Solar panels are measured in how many watts they are able to continuously produce as they absorb sunlight. A small solar panel measured in 7 watts means that the panel will produce 7 watts of power for each hour of peak sunlight. This is generally enough wattage to charge a cell phone or other small mobile device, but not enough to charge a device that requires more power.
In order to charge a device with a battery, the solar panels must produce more continuous energy than the device uses. This is simple enough if the device is off. However, if the device is running, the amount of continuous wattage required will go up. For comparison, a typical iPhone charger will produce 5 watts of power. This is enough to charge an iPhone while it is running. However, a typical iPad charger produces 12 watts. If a consumer is attempting to charge a device directly from a small sized, small capacity solar panel, the results will be underwhelming, to say the least.
The larger the solar panel capacity, the larger the solar panels will be. Likewise, the larger the portable generator batteries, the longer it will take to charge the batteries. This is also why larger portable generator batteries require larger solar panels with a higher wattage. The batteries will begin to lose their charge very slowly, even with nothing plugged into them. If the solar panel produces too little wattage, it simply will not charge the battery. Alternatively, if the solar panels produce too much wattage (something that cannot be controlled by any means other than covering up part of the panels), then the generator batteries will not be able to handle the amount of incoming electrical current.
What are Photovoltaics (PV)?
In modern times, there are two primary ways in which solar energy is utilized to create electrical power: photovoltaics (PV) and concentrated solar power (CSP).
Photovoltaics are the primary source of solar electric power generation in the world, accounting for 1% of total (from all sources) worldwide power generation, which works out to be nearly 200 gigawatts of power. Since the discovery of the photovoltaic effect, many different materials have been discovered that produce electrical current directly from the sun’s rays.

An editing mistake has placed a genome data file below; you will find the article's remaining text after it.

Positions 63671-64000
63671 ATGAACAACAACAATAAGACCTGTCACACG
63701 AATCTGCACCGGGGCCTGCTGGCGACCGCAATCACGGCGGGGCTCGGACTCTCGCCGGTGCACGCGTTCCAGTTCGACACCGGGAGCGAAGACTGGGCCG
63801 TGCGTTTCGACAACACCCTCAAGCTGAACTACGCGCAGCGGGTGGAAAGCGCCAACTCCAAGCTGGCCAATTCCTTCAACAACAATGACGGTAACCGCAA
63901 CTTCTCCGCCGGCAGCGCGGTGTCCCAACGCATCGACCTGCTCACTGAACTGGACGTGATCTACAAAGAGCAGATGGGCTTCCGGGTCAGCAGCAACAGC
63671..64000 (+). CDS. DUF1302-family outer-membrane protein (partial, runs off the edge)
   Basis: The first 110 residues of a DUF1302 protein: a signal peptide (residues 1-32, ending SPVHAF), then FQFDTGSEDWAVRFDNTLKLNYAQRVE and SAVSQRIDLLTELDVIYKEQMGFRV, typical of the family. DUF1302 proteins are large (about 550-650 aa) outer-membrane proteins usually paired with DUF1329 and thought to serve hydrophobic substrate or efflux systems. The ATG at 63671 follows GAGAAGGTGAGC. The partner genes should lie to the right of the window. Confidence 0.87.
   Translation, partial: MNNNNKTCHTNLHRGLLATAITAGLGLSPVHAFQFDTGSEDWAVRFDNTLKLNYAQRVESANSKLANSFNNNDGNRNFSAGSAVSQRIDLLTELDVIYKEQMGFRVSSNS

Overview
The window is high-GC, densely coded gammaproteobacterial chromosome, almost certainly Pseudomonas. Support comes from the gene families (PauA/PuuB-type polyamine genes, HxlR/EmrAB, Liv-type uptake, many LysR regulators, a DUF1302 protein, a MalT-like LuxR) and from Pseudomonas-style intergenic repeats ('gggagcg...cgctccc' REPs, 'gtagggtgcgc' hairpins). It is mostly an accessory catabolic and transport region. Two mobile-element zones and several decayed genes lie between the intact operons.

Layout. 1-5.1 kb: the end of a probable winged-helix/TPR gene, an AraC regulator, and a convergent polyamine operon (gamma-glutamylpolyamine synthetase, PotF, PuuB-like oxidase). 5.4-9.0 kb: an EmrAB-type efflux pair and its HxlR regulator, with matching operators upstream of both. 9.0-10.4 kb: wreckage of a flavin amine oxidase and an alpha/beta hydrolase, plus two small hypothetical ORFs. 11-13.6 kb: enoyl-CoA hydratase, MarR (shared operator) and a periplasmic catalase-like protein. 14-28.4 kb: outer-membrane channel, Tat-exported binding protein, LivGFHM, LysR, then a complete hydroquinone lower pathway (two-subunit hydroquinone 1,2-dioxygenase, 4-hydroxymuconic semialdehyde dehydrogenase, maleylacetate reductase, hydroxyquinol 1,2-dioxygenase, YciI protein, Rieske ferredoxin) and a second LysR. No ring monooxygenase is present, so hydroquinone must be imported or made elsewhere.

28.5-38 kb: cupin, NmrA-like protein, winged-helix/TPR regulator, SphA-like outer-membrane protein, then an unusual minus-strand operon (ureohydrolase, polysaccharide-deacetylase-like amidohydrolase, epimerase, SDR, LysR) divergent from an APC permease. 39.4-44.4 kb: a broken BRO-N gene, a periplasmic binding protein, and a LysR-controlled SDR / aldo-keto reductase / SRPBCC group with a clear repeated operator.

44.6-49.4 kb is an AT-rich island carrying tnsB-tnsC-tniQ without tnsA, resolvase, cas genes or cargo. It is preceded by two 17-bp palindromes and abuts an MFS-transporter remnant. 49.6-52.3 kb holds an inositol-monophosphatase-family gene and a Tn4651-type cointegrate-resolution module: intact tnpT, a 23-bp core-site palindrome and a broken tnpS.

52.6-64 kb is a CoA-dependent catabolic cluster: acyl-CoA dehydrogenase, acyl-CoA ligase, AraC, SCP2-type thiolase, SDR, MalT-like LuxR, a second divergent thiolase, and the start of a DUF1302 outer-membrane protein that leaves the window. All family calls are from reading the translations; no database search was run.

How do Photovoltaic Cells Make Electricity?
Plainly speaking, the sun bathes the Earth (and everything around it) in endless waves of photons. While these photons are, for the most part, harmless purveyors bringing us light and heat, they can also interact with different materials, causing the electrons in those materials to become more active and produce energy in the form of electrical current.
Unlike concentrated solar power, which requires the heat energy of the sun to create chemical reactions (primarily steam), photovoltaics are able to create electrical power directly, no moving parts required. This is why photovoltaics account for a much larger share of solar energy production, and why photovoltaics are behind only wind and water for renewable energy sources.
The popularity of photovoltaics is in their light weight, portability, foldability, and increasingly lower cost. However, the largest concern and current focus for photovoltaic solar cells is in their efficiency. A solar cell’s efficiency is measured in how much sunlight can be converted into usable energy – without losing energy before conversion to direct electrical current (DC) and further conversion from direct current to usable alternating current (AC). While the most efficient solar panels created are just over 40% efficient, these higher efficiencies are not necessarily the most useful for consumers. Indeed, the higher efficiency panels are currently much more expensive, making them less desirable for consumer purposes. The balance between efficiency and cost exists somewhere between conversion rates of 12-20%.
Solar powered generators will always run using photovoltaic solar cells with varying efficiencies. Because the technology for these types of generators is still fairly new, their power output tends to be much smaller. Likewise, a solar powered generator will take much more time to produce power than a generator running off of a combustible fuel, such as gasoline, diesel or propane. However, a solar-based system will have distinct advantages over those powered with combustible fuels.